Chernobyl – digging deeper

Elena’s motorcycle tour through the region around Chernobyl has revived interest in one of the most serious nuclear disasters in history.

We all know what happened, but even to this day, there are many different versions and opinions on how it happened and what effect Chernobyl will have on the health of people affected by the fallout.

UPDATE:  Now you can tour Chernobyl and write your own story.

This is not a post about fault-finding or assigning blame. It is a time to learn what happened and how it may affect the future.


There was a soothing authoritative UNSCEAR (United Nations Scientific Committee on the Effects of Atomic Radiation ) report in 2000 on the health effects of Chernobyl confirming that there was no scientific evidence of any significant radiation-related health effects to most people exposed. This was heavily promoted by the Australasian Radiation Protection Society in a press release titled THE MYTHS OF CHERNOBYL which contained the following:

One of the most widespread myths of recent times is that the Chernobyl nuclear reactor accident in 1986 caused many thousands of extra cancer deaths in neighbouring regions, and that public health has been severely affected by exposure to radiation.

Many people still believe that to be true, even though the Ministry of Russian Federation on Civil Defence, Emergencies and Elimination of Conseguences of Natural Disasters (EMERCOM of Russia) reported this in 1996:

In the last decade, there has been a real and significant increase in childhood and, to a certain extent, adult carcinoma of the thyroid in contaminated regions of the former Soviet Union (Wi940) which should be attributed to the Chernobyl accident until proven otherwise.

The prestigious IAEA (International Atomic Energy Agency) published an early report on Chernobyl which was based on information from Russian sources and stated that there was no significant health effects. However, in April 2001, the IAEA published Fifteen Years after the Chernobyl Accident – Lessons learned. which contradict the earlier reports.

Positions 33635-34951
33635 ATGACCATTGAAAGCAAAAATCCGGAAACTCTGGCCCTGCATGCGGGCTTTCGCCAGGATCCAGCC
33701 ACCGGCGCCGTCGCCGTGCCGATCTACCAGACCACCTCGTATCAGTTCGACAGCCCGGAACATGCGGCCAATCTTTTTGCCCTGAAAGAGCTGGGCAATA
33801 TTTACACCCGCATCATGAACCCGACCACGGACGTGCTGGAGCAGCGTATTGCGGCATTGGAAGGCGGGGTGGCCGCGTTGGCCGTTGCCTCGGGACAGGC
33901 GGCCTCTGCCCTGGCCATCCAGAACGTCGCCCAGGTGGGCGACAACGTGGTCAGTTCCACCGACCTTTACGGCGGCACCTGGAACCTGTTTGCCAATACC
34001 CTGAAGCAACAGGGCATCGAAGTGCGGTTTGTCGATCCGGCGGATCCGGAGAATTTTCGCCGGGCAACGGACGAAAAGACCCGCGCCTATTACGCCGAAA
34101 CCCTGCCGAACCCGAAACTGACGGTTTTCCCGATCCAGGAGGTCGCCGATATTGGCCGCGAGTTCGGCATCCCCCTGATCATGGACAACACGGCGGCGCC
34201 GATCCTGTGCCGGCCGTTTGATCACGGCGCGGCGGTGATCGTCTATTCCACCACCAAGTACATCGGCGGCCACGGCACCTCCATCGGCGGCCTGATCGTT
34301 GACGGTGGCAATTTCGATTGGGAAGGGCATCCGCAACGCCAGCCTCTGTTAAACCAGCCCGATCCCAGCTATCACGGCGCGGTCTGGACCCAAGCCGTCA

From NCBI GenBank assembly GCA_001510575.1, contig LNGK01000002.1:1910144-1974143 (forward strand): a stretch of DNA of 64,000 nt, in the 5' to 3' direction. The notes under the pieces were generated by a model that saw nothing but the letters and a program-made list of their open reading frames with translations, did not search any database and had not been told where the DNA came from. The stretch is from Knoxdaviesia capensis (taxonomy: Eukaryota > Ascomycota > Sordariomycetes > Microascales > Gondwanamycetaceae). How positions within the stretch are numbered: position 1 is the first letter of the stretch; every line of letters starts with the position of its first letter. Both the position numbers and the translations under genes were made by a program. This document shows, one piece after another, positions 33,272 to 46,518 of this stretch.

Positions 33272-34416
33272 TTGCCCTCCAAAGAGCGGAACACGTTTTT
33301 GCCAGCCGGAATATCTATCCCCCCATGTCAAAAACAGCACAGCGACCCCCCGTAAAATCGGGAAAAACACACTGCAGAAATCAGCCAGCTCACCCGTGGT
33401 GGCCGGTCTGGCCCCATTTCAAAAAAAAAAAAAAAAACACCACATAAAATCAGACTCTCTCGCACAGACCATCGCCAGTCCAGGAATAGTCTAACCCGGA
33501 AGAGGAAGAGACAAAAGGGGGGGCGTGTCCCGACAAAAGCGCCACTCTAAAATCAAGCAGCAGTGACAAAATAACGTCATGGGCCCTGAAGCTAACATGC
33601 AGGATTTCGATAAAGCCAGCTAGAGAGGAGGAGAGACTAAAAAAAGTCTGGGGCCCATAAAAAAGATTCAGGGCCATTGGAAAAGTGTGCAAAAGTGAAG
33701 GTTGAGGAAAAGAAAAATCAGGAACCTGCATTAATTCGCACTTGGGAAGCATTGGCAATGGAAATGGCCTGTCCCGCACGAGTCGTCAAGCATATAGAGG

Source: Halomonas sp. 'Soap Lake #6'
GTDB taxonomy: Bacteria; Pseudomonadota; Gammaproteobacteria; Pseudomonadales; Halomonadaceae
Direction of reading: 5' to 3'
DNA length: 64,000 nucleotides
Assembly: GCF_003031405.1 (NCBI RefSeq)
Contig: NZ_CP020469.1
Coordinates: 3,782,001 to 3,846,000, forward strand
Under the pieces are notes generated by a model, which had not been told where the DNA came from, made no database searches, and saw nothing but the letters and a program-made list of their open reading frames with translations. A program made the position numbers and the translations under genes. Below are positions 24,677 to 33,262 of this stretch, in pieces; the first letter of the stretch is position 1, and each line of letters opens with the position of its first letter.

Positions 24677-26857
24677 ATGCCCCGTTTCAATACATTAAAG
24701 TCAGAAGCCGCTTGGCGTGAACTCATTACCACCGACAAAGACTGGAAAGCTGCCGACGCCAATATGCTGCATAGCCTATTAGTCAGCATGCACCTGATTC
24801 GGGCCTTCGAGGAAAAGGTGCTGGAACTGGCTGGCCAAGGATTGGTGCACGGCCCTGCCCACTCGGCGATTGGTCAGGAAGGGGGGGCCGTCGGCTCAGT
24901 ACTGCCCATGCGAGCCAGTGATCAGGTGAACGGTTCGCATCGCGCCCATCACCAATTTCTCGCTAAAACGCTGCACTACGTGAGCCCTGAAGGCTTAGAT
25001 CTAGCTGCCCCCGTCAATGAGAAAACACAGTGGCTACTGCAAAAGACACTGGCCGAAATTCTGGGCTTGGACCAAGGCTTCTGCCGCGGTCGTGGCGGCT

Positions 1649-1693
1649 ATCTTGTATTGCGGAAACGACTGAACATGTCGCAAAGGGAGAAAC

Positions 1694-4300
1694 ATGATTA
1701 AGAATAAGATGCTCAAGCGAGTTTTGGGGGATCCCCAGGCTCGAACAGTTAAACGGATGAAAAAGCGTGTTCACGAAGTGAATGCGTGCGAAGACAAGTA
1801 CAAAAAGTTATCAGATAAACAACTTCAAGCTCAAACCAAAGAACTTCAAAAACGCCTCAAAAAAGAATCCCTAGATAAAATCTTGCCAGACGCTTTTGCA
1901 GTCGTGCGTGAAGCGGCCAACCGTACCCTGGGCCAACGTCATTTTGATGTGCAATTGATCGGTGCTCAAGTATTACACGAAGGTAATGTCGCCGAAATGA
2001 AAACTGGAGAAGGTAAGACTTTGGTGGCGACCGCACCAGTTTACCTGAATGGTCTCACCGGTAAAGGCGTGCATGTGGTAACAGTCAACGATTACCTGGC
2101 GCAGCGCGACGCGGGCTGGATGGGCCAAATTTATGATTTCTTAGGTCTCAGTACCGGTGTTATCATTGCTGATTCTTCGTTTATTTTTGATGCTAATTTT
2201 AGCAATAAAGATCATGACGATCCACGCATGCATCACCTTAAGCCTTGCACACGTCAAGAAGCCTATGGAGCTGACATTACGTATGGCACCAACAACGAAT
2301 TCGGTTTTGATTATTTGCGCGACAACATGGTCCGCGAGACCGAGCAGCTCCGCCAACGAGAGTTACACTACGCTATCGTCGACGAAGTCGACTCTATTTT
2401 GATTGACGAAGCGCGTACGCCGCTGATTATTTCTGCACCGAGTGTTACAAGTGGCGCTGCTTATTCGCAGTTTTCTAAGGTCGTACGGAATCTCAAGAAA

Here are some excerpts:

The dramatic increase in radiation-induced thyroid cancers in children and adolescents in Belarus, Russia, and Ukraine, which have been observed since 1991, continues to this day.

…a drop in the birth rate, a deterioration in women’s reproductive health, an increase in complications during pregnancy and birth, and a deterioration in neonatal health….

The dynamics of change in the state of health of children affected by the Chernobyl accident in all three countries – Belarus, Russia, and Ukraine – in the post-accident period is characterized by persistent negative tendencies: the morbidity rate is going up, the number of really healthy children is dropping, and disability is increasing.

As a parent, I can well imagine how painful it must be for those families whose children are succumbing to radiation poisoning.

There is a lot to learn about Chernobyl. Being well-informed will give you certainty and that is desirable in a world of conflicting reports. There are a wealth of references on Chernobyl. Read some of the following links and draw your own conclusions.

These links present the many viewpoints that existed and still exist about the disaster called Chernobyl:

IAEA Report Lessons learned

I would be interested in hearing what conclusions you reached and what you found that was most convincing.

This entry was posted in Chernobyl. Bookmark the permalink.

0 Responses to Chernobyl – digging deeper

  1. oldcatman says:

    radiation: As a child in the 50’s I had a lot of
    glandular problems and they treated it with radiation therapy (primitive at best!) and stopped
    when a lesion on my neck started enlarging–they said it was not CA but stopped the treatments….
    Remember the old shoe sizing machines that
    was a form of radiation xray? That too was stopped. Don’t have to mention what radiation has done and is still doing to Hirsohima & Nagaski folks–there can be no doubts about the effects of radiation in Chernobyl…….

  2. Linda says:

    The Chernobyl Children’s Project ( offers several ways to help the children of that region. One of them is the Rest and Recuperation Program, wherein a child can come to the US for a few weeks in the summer. Even a little time spent receiving wholesome, uncontaminated food, good medical care, etc. can add years to their lives.

    S. and I have an acquaintance who has hosted several of these children for many years; to see these little ones breaks the heart. The urge to protect and gather them all in is almost overwhelming, and makes me more grateful for the blessings I have.

    Take care, my friend,

  3. NRT says:

    I’m sorry to say Elena’s story has been revealed to be a fake.
    TITLE: Chernobyl Biker has her own domain
    BLOG NAME: Ripples
    DATE: 04/15/2004 01:40:22 AM
    Elena has a new domain: It is faster, has new photographs like the one below, and some new text. It appears that she may be doing more updates in the future. This statue of Prometheus stealing fire from the

Leave a Reply

Your email address will not be published. Required fields are marked *

− one = 8

This site uses Akismet to reduce spam. Learn how your comment data is processed.